Star Trek: Picard Sequel Movie Update Should Worry Next Generation Fans


This Star Trek: Picard article contains spoilers.

Do you remember how great it felt when Jean-Luc Picard stepped onto the bridge of the restored USS Enterprise-D, with all the members of his senior staff around him and ready for one last adventure? Remember how much better that was than watching Icheb from Voyager get mutilated or watching Picard ride dune buggies in Star Trek: Nemesis? Patrick Stewart does not.

In a recent interview with the Happy Sad Confused podcast, Stewart talked about an upcoming Star Trek movie centered on at least part of the Star Trek: The Next Generation cast. “I heard only last night about a script that is being written, but written specifically with the actor, Patrick, to play in it,” Stewart told host Josh Horowitz. “And I’ve been told to expect to receive it within a week or so.”

That sounds exciting, right? After all, while some didn’t enjoy the nostalgia that the third season of Star Trek: Picard blasted at viewers like so many photon torpedoes, lots of Trekkies loved seeing the growth and changed dynamics of their favorite Next Generation characters. The series had plenty of callbacks, especially the aforementioned return of the Enterprise-D, but it also had scenes that showed how the characters have changed over the years, most notably Geordi’s relationship to Picard.

Simply put, Picard season three left Next Generation in the best place it’s been since 1994. So why would a continuation be worrisome?

To be clear, the problem isn’t with picking up the plot threads from Picard‘s final season. By the end of the series, now-Captain Seven of Nine has taken command of the newly-christened Enterprise-G, with Raffi at her side as XO and Jack Crusher, son of Picard and Beverly Crusher, in tow. Heck, even Q visits Jack to announce a new test. We would all be happy to watch that potential spinoff series, dubbed Star Trek: Legacy by Picard season 3 showrunner Terry Matalas.

But Stewart specifically talks about a Picard movie. Worse, it’s one that he likes. “I’m so excited because it sounds like the kind of project where the experimentation that I want to do will be essential for this kind of material,” he explained.

Fans’ sense of ownership over characters they love leads to creative stagnation and weird gatekeeping. That said, nobody seems to understand Jean-Luc Picard less than the man who made us love Jean-Luc Picard, Patrick Stewart.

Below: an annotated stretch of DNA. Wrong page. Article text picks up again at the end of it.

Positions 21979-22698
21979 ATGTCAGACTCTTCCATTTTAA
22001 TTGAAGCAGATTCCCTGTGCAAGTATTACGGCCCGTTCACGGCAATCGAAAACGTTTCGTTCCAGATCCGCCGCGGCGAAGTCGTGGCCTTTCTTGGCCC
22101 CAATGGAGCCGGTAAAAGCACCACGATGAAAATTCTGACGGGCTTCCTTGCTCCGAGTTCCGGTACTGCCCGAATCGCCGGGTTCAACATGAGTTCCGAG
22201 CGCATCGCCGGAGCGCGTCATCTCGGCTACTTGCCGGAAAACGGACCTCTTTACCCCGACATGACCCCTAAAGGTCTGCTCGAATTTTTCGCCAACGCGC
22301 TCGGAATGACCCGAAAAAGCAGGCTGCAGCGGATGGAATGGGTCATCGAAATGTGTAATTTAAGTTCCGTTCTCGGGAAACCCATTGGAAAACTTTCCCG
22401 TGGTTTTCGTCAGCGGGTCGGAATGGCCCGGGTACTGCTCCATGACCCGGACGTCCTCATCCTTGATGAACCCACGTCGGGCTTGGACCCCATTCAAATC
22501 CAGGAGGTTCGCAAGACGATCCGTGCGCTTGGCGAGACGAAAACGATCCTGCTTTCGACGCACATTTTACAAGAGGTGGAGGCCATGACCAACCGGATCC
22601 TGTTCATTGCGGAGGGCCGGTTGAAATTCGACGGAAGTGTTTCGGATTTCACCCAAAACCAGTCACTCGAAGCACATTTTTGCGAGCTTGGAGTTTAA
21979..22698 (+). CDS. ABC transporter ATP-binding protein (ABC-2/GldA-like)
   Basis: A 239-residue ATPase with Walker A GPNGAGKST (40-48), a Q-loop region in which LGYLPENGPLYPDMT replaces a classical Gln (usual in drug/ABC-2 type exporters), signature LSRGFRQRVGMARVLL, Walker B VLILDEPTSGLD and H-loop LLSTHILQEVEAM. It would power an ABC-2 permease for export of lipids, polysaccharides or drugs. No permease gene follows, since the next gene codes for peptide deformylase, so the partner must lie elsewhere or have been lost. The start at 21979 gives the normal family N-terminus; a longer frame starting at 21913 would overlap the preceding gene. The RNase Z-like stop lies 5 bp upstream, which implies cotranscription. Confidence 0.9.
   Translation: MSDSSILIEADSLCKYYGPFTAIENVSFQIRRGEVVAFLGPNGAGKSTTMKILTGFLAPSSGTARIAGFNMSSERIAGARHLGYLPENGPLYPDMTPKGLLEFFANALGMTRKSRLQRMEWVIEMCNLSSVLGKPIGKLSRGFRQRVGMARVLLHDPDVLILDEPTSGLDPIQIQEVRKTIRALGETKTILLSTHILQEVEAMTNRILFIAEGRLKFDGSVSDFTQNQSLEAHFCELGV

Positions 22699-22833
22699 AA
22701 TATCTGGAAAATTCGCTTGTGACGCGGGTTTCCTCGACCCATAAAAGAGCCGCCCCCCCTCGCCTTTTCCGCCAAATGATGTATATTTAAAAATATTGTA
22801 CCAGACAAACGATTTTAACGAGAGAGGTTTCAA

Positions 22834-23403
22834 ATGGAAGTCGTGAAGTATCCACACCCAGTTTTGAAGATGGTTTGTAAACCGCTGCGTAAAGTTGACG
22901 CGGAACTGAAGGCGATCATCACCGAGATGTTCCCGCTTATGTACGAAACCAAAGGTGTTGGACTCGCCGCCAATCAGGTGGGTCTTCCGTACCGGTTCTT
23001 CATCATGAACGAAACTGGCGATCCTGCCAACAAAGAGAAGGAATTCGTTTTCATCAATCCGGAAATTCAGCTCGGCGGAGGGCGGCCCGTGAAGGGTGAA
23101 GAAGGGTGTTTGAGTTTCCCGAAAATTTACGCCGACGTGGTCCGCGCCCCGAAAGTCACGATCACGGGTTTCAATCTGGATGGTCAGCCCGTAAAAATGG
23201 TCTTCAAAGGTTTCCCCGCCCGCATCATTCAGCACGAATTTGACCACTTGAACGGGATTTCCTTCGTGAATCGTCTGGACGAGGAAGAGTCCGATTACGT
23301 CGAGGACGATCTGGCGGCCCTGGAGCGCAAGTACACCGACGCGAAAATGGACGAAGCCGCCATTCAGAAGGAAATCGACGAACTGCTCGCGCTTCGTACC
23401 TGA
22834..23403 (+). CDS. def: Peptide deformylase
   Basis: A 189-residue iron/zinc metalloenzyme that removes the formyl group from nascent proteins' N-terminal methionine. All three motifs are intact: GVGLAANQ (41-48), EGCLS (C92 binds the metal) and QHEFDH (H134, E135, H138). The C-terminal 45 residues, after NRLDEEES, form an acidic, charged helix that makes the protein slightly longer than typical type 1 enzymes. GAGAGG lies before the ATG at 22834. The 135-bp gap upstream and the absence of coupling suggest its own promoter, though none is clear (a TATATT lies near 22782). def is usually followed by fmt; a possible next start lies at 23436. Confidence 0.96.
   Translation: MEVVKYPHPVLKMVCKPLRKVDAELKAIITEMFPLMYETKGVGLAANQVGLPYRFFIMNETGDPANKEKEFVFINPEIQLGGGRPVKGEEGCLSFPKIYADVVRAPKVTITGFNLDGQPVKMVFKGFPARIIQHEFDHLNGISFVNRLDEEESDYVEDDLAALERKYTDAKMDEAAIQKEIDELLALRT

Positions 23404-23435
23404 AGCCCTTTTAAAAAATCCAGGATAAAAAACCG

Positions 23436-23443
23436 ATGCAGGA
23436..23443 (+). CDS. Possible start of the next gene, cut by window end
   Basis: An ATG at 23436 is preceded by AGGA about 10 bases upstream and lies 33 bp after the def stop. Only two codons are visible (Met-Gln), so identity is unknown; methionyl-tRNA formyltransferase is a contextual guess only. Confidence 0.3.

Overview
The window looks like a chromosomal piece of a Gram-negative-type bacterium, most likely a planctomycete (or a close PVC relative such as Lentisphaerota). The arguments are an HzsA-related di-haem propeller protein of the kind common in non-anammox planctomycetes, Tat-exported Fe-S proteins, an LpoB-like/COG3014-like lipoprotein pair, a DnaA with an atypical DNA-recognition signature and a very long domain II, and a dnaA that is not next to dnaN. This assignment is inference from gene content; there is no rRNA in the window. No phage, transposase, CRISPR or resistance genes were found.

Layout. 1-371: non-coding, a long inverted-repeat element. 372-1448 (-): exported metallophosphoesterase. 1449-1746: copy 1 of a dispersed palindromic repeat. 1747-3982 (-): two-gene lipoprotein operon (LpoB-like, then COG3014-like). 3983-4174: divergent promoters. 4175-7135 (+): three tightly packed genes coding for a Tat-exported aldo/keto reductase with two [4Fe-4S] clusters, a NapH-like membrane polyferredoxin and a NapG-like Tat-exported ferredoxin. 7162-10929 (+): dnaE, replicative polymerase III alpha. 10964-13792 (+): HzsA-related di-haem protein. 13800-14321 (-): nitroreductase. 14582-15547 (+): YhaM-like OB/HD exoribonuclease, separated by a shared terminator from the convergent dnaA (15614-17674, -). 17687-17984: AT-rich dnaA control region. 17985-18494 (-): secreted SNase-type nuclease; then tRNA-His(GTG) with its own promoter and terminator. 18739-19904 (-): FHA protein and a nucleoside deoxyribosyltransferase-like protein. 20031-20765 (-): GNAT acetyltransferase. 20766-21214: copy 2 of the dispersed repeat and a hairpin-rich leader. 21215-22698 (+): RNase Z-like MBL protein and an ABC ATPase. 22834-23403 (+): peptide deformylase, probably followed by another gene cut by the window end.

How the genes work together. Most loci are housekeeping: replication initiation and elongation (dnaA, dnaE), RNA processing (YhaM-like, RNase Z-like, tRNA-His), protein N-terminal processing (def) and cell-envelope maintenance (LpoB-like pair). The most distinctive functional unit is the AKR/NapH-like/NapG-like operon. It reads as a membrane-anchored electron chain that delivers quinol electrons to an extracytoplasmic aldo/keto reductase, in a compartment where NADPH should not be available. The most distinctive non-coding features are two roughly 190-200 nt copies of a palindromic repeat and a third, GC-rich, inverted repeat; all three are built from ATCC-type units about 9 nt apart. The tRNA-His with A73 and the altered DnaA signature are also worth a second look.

Fans see Picard as a thoughtful and principled Captain, a man who considers all positions and powerfully articulates his position, a man who holds to his convictions, even under threat of torture. Stewart sees Picard as, well, Jim Kirk, at least the stereotypical action hero version of Kirk.

Stewart wants Picard kicking butt, kissing ladies, and showing off his physique. After all, it was Stewart’s power as executive producer on the TNG movies that led to scenes of Picard swinging on cables in First Contact or dropping quips and shooting baddies in Insurrection. And yes, it was Stewart’s idea to have Picard drive a dune buggy in Nemesis.

By the time Picard debuted in 2020, the late septuagenarian Stewart knew that his action days were behind him. However, he still had strong feelings about how his character’s show should go, refusing to repeat any beats he hit playing Picard on Next Generation. “In a way, the world of Next Generation had been too perfect and too protected,” Stewart told Variety shortly before the premier of Picard. he says. “It was a safe world of respect and communication and care and, sometimes, fun.”

But with Picard, Stewart wanted to take the franchise in a different direction. He used the show to respond “to the world of Brexit and Trump and feeling, ‘Why hasn’t the Federation changed? Why hasn’t Starfleet changed?’ Maybe they’re not as reliable and trustworthy as we all thought.” And in the words of season 1’s de facto showrunner Michael Chabon, “We took all of that so seriously — like gospel, the word of God, really — and we obeyed.”

That lack of safety certainly played out in action moments, such as Seven of Nine’s vengeful attack on Icheb’s murderers or in Q’s malevolence in season 2. But it also played out in the general tone of the series, which saw the Federation turn into a group of fear-mongering yokels, easily duped by Romulan agents, and made the Borg into minions of a bumbling Queen.

Stewart eventually agreed to Matalas’s vision of a TNG reunion in the third season because the writer knew how to move the character forward without throwing out the past. Scenes such as Captain Shaw’s recollection of Wolf 359 or Picard’s final standoff with Ro Laren demonstrate the way characters can look back at the past from a different, more mature perspective.

Maybe Stewart’s work on Picard‘s third season has opened him up to the possibility of keeping the things that worked with Picard before the end of TNG, and finding ways to move the character organically from that position instead of turning the captain into something he’s not. But when Stewart talks about “experimentation,” Trekkies should worry. The only experimentation we like is from Riker’s jazz combo.

The post Star Trek: Picard Sequel Movie Update Should Worry Next Generation Fans appeared first on Den of Geek.

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